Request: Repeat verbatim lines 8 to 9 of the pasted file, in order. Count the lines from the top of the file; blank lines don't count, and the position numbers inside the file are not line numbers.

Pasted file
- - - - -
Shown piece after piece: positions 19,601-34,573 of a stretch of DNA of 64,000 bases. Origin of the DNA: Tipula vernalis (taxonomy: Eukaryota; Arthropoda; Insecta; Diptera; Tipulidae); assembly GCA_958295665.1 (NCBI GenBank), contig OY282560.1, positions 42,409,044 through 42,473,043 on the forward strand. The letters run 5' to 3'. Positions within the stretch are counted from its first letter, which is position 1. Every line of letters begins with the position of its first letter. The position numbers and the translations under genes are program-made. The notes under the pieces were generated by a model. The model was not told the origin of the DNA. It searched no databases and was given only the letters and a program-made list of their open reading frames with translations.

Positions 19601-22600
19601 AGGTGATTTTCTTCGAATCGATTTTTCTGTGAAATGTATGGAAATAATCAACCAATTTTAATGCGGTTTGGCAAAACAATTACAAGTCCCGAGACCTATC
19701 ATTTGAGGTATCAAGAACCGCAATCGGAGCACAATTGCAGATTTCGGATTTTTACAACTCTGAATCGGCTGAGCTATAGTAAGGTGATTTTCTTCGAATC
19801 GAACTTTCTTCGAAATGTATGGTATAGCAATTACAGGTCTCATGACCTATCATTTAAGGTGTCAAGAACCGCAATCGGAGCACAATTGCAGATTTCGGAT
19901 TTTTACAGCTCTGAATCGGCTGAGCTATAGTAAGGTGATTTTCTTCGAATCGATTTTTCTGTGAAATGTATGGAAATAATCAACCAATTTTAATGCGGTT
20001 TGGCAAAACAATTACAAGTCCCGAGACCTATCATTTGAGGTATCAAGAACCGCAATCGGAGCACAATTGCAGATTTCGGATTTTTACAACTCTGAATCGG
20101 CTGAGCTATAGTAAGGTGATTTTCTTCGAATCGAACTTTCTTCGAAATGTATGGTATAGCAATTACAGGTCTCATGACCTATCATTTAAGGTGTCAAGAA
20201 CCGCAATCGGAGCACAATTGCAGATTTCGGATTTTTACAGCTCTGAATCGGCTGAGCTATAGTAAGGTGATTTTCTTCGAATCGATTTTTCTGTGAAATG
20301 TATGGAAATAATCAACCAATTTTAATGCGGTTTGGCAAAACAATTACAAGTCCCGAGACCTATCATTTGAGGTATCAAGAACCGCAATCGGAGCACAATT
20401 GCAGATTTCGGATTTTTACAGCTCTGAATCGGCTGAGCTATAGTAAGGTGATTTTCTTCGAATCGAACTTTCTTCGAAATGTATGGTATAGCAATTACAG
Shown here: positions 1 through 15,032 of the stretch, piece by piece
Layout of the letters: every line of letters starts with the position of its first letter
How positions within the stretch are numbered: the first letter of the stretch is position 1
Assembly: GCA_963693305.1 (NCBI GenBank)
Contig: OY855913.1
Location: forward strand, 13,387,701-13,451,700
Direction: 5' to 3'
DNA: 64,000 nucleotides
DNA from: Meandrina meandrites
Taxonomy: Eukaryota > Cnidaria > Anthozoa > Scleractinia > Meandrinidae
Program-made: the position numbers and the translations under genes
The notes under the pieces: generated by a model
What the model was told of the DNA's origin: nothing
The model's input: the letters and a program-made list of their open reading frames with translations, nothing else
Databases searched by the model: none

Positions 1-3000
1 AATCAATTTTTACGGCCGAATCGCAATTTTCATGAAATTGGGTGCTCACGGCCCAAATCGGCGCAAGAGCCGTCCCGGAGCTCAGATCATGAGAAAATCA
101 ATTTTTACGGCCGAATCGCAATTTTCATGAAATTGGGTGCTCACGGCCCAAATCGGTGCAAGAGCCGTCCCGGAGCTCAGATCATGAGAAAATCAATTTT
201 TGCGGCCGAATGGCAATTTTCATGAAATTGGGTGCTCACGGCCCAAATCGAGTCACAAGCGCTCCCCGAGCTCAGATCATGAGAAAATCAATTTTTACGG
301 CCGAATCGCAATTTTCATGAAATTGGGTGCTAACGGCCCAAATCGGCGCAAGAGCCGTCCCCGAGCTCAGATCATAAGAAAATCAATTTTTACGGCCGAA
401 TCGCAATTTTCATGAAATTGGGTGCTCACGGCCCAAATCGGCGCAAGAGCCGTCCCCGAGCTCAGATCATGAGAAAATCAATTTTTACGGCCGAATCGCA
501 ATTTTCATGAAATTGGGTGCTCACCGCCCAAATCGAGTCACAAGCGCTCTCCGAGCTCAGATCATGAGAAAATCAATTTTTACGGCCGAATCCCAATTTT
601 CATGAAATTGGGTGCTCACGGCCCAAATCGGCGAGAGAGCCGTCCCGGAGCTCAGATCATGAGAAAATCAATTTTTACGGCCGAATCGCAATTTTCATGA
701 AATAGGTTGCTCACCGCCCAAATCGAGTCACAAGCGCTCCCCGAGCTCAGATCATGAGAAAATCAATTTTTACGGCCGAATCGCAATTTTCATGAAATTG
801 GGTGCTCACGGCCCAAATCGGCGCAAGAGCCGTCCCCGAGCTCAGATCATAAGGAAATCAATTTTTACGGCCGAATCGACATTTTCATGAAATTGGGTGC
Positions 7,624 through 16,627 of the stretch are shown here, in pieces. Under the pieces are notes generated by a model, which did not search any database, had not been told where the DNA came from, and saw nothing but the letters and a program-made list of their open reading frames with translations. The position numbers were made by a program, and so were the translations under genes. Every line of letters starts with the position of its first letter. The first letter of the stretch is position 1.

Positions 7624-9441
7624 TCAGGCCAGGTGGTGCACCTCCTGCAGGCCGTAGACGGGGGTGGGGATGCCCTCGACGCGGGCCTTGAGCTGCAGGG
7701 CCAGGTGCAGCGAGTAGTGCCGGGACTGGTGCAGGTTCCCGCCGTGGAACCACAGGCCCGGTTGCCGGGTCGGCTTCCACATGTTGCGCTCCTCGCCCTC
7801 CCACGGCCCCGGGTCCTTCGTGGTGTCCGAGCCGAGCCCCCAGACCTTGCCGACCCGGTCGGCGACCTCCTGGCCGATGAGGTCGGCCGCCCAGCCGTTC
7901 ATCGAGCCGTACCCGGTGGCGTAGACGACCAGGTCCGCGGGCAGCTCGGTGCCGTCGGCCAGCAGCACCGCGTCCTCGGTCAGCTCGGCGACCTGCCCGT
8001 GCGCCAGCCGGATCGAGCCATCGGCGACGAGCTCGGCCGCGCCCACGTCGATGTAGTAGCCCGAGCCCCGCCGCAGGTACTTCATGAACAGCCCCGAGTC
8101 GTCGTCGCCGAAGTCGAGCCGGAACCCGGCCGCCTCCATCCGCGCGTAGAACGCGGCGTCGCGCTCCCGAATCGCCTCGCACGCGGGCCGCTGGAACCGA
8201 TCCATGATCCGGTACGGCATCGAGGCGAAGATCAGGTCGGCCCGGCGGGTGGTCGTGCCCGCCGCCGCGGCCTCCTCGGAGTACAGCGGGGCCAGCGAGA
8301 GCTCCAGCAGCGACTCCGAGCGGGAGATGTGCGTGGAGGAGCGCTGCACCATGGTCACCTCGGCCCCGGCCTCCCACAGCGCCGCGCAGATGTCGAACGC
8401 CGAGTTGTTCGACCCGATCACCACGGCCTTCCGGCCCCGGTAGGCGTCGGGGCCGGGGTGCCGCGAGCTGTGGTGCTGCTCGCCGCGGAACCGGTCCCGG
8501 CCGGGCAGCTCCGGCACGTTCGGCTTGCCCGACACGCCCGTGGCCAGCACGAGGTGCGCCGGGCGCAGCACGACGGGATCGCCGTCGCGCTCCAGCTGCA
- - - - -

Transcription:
20101 CTGAGCTATAGTAAGGTGATTTTCTTCGAATCGAACTTTCTTCGAAATGTATGGTATAGCAATTACAGGTCTCATGACCTATCATTTAAGGTGTCAAGAA
20201 CCGCAATCGGAGCACAATTGCAGATTTCGGATTTTTACAGCTCTGAATCGGCTGAGCTATAGTAAGGTGATTTTCTTCGAATCGATTTTTCTGTGAAATG